A New Prenatal Blood Test for Down Syndrome (RNA)

This study has been completed.
Sponsor:
Collaborator:
Sequenom, Inc.
Information provided by (Responsible Party):
Jack Canick, Ph.D., Women and Infants Hospital of Rhode Island
ClinicalTrials.gov Identifier:
NCT00877292
First received: April 6, 2009
Last updated: July 23, 2012
Last verified: July 2012
  Purpose

The study will examine the sensitivity and specificity of a circulating cell-free nucleic acid test (DNA/RNA) to identify Down syndrome between about 10 weeks and 21 weeks 6 days gestation. In addition, the new test may be used to identify trisomy 13 and 18 as part of a more complete laboratory developed test. We hypothesize that the new circulating cell-free fetal NA-based test will accurately and precisely measure specific fetal markers in maternal circulation and that measurement will lead to the ability to noninvasively identify with high sensitivity and specificity, fetal chromosome abnormalities, such as Down syndrome.


Condition
Down Syndrome
Trisomy 21

Study Type: Observational
Study Design: Observational Model: Cohort
Time Perspective: Cross-Sectional
Official Title: The RNA (RNA-Based Noninvasive Aneuploidy) Study

Resource links provided by NLM:


Further study details as provided by Women and Infants Hospital of Rhode Island:

Primary Outcome Measures:
  • The RNA study is an observational trial whose primary aim is to document the performance (sensitivity and specificity) of a laboratory developed test (LDT), using fetal nucleic acid in maternal plasma to identify Down syndrome in early pregnancy. [ Time Frame: Within 1st and 2nd trimesters ] [ Designated as safety issue: No ]

Secondary Outcome Measures:
  • The secondary aim is to develop a sample bank to allow documentation of subsequent improvements in the existing LDT or documenting performance of new methodologies. [ Time Frame: Late1st and early 2nd trimesters ] [ Designated as safety issue: No ]

Biospecimen Retention:   Samples With DNA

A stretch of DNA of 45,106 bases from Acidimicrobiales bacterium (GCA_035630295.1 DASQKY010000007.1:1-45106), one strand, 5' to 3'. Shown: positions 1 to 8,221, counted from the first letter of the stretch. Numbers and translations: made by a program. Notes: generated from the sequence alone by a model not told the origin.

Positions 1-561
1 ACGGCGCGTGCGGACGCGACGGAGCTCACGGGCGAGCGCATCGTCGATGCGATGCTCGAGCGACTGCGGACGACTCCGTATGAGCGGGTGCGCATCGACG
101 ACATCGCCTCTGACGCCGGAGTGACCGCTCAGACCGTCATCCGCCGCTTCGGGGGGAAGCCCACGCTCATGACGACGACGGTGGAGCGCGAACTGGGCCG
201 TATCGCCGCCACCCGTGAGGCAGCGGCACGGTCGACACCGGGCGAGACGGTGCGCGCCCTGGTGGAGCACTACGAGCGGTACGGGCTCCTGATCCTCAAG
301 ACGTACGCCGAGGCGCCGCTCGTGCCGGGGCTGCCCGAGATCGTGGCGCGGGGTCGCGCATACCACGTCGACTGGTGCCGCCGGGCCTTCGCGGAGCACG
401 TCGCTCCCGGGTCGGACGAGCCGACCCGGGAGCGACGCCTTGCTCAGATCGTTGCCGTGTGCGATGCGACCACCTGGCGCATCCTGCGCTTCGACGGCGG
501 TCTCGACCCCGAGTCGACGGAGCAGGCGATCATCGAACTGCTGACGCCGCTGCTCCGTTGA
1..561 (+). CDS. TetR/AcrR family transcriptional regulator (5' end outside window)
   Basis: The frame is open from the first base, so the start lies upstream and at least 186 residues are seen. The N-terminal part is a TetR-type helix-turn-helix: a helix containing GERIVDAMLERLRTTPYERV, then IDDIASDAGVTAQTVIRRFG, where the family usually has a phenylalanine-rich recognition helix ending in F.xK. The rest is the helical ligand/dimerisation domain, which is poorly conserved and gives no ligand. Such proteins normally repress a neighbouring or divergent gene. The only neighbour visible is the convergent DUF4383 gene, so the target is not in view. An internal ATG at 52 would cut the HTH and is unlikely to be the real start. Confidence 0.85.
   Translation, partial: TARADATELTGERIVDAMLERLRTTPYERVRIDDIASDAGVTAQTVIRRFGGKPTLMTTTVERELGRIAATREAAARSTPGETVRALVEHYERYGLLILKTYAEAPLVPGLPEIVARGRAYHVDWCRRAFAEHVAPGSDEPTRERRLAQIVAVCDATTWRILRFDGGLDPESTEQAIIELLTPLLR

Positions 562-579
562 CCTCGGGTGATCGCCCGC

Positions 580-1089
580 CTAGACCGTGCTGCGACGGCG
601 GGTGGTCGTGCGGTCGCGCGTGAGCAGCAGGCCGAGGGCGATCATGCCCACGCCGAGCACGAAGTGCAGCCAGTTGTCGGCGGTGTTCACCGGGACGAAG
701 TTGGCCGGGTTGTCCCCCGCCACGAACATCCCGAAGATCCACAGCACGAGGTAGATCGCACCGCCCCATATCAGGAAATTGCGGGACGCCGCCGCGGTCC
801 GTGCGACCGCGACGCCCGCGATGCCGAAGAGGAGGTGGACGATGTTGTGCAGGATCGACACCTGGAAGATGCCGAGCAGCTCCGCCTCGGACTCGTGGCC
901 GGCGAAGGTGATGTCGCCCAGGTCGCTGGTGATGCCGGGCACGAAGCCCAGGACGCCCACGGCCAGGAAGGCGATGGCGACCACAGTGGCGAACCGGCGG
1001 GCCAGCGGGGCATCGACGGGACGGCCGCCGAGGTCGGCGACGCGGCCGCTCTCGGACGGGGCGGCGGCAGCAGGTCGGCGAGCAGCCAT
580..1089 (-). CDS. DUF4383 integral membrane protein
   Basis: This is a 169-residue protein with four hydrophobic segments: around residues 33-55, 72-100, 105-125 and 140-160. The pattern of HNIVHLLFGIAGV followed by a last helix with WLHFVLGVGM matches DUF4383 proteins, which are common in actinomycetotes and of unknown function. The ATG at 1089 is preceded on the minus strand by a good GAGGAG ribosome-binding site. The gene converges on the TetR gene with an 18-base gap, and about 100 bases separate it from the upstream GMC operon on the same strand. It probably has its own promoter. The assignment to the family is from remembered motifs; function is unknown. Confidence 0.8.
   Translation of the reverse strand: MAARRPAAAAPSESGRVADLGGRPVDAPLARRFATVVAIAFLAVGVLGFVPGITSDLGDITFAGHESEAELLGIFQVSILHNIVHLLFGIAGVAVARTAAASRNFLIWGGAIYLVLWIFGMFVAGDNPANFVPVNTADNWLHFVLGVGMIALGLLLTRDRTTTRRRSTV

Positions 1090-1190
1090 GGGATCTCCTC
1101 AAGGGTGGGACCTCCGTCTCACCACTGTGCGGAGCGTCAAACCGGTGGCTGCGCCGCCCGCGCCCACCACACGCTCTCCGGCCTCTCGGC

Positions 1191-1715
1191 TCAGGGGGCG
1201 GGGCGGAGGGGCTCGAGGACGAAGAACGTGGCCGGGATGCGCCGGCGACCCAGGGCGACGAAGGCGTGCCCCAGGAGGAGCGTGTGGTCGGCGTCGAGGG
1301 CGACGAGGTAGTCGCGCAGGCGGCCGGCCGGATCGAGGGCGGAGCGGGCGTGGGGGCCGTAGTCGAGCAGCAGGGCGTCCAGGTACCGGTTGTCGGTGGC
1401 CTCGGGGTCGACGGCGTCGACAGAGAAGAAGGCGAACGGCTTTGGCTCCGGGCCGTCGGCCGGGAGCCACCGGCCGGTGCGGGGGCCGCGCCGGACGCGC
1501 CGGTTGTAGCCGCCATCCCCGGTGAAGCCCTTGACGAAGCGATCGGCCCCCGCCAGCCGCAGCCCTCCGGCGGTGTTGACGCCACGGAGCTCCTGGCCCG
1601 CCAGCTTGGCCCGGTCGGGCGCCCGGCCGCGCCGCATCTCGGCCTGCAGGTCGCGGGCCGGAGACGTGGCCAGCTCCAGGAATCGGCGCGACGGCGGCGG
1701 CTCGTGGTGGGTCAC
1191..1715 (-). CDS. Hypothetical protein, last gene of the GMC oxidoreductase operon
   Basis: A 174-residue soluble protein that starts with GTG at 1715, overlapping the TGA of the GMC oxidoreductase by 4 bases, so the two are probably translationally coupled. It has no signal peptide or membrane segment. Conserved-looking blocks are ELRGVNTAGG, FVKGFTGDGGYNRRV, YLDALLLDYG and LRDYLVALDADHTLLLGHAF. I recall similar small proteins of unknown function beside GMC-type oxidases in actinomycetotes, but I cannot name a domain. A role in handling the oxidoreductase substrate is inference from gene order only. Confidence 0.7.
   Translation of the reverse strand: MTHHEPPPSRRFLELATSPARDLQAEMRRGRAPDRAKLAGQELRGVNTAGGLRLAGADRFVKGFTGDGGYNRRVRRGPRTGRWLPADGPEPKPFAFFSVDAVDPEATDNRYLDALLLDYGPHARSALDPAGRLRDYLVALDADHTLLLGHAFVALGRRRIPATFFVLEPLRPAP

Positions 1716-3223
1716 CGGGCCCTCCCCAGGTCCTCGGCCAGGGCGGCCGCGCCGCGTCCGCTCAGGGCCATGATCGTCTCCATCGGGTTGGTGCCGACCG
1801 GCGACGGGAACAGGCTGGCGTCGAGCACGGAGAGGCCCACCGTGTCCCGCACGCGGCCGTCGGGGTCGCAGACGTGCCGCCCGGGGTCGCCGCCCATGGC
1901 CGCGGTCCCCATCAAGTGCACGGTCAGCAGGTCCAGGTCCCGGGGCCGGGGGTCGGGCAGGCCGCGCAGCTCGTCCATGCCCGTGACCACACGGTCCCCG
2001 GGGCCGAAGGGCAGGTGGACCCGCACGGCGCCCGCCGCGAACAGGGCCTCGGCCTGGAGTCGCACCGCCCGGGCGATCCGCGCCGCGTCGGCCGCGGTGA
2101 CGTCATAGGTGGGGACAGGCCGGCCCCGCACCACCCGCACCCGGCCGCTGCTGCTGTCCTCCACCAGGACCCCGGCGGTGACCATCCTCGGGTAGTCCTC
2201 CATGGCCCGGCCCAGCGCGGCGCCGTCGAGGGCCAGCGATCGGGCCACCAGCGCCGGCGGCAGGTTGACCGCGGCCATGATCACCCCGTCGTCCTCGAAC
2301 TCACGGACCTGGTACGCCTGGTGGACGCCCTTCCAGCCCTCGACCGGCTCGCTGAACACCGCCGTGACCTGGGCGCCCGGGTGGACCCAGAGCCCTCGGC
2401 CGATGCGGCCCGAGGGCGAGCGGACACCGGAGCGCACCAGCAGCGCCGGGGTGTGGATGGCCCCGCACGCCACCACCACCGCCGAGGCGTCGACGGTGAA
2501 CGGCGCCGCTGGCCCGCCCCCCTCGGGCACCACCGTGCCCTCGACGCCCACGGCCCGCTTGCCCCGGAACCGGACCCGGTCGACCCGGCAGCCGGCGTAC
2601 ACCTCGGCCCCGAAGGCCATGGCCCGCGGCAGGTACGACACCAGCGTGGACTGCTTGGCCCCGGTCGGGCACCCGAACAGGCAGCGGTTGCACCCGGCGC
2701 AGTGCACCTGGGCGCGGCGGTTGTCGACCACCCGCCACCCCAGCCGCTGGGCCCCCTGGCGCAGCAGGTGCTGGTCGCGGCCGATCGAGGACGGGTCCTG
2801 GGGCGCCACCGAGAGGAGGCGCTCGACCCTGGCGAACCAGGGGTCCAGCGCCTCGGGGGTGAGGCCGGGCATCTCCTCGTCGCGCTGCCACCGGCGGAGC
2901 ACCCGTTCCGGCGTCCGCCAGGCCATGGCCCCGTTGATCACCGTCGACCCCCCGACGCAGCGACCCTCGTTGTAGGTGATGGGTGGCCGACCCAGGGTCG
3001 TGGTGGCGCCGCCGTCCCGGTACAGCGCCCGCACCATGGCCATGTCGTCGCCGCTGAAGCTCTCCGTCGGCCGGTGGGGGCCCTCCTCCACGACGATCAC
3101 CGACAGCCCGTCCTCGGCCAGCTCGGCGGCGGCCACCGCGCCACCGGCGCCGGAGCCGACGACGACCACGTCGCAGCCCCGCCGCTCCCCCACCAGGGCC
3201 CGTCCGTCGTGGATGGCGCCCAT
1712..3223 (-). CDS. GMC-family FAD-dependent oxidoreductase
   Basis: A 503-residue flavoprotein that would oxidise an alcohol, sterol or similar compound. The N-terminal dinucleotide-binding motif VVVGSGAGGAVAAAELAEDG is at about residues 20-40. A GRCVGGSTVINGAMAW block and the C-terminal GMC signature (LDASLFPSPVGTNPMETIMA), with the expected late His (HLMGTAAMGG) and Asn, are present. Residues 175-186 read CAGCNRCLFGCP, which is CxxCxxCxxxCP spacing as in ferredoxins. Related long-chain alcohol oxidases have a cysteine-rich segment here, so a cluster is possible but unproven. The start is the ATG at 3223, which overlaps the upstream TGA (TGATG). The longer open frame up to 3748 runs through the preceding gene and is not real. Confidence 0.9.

Fetal RNA and DNA in maternal plasma


Enrollment: 4664
Study Start Date: February 2009
Study Completion Date: May 2011
Primary Completion Date: January 2011 (Final data collection date for primary outcome measure)
Groups/Cohorts
Down syndrome
Women having CVS or amniocentesis who, as a group, have a high prevalence of Down syndrome.

Detailed Description:

The RNA study is an observational trial whose primary aim is to document the performance (sensitivity and specificity) of one or more laboratory developed test (LDT) using circulating cell-free fetal nucleic acids from maternal plasma to identify Down syndrome. Multiple test modalities are being pursued, including massively parallel sequencing and those utilizing differential methylation. The population being studied is women already having a diagnostic test (e.g., amniocentesis, CVS) between 10 weeks and 21 weeks 6 days gestation, and whose pregnancy is at high risk for having Down syndrome. The women provide informed consent. The karyotype will provide the gold standard against which the LDT test is judged. Samples and karyotypes will be collected from up to 25 prenatal diagnostic centers around the world and tested in several laboratories in the United States. The secondary aim is to develop a nucleic acid sample bank to allow documentation of subsequent improvements or new methodologies to identify fetal aneuploidy using circulating cell-free fetal nucleic acids.